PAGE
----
TechPledge

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The TechPledge is a Hippocratic oath like pledge for individual tech professionals. It is aimed at promoting human centered technology and at instilling reflective practices around tech as a key responsibility for tech professionals.

It was written during the 2019 TechFestival by the ‘Copenhagen 150’ a group of people in tech in diverse roles from over 40 countries, in 24 hours.

In the days after launch some criticisms were voiced, which are gathered below. This so it is possible to formulate a response, and perhaps adapt the TechPledge when warranted.

  • The pledge doesn’t have teeth. We need laws and regulation.
  • My specific technology(-concern) isn’t mentioned (e.g. nanotech, AI, Facebook, nuclear energy etc)
  • My specific societal concern isn’t mentioned (e.g. toxic online behaviour, verbal violence, misogyny, bigotry, hate)
  • Issues taken with specific wording (e.g. addiction, control)
  • This will not change any company’s behaviour
  • It’s too long / not concise enough (The Techpledge is 238 words, the English translation of the Hippocratic oath and the modern Geneva version are both over 300 words and the Hipprcatic oath has endured two and a half millennia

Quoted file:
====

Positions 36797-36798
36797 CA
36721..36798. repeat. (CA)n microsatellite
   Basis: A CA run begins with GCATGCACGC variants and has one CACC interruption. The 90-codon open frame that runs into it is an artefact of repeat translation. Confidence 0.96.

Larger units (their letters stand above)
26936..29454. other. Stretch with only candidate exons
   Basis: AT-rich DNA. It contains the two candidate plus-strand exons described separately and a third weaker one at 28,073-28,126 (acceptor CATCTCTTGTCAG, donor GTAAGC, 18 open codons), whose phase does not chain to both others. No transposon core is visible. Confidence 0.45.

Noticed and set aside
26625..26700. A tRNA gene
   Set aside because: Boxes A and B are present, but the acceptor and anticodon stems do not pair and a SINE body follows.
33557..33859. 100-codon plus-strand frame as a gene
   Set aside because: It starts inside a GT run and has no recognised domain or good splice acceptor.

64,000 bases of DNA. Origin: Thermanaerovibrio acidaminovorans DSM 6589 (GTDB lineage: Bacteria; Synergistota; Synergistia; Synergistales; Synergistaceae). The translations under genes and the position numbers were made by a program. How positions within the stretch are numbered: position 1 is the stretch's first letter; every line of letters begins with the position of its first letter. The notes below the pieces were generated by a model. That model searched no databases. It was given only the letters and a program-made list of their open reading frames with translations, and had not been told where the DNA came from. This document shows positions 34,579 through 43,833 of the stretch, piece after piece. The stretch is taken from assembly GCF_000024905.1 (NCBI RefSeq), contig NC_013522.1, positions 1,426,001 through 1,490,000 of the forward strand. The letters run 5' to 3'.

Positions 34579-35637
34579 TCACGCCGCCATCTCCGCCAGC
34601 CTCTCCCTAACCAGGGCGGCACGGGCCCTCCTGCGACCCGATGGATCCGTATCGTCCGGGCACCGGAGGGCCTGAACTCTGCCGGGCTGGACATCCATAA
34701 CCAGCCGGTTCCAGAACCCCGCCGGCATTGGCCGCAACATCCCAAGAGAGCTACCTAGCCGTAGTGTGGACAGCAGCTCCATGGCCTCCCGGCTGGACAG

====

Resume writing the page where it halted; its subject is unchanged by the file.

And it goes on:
• Will it actually be persuasive to prevent creepy (yet lucrative) behaviour?

(to be structured/added)
On addiction:
Person 1 (original tweeter:) Yes manipulation and influence exists. Yes, design shapes behavior in context. Yes, techs habits, but more like candy than heroin.

On control:
Me: It needs to be taken in the flow of the context of the techpledge.org as a whole. In that context I find it’s clearer what’s meant. For control I’d had suggested manipulation. I agree that maybe too much hinges on current perceptions of dark patterns and less timeless. That said calling out dark patterns is important. Perhaps the pledge should have said that, not willing to cooperate in designing/deploying dark patterns.
Person 2: If you are intentionally using “dark patterns”, you are intentionally using psychology to compel or addict.
Person 3: But mostly it does not make much sense. For instance fighting for democracy may in some cases entail deregulating tech or increasing control.
Me: I think you’re reading ‘control’ differently here. Control and boundaries are needed elements in any complex environment, just as allowing for emergence and experimentation, for sure. Intentionally and opaquely aiming for compulsion is a diff type of control, though.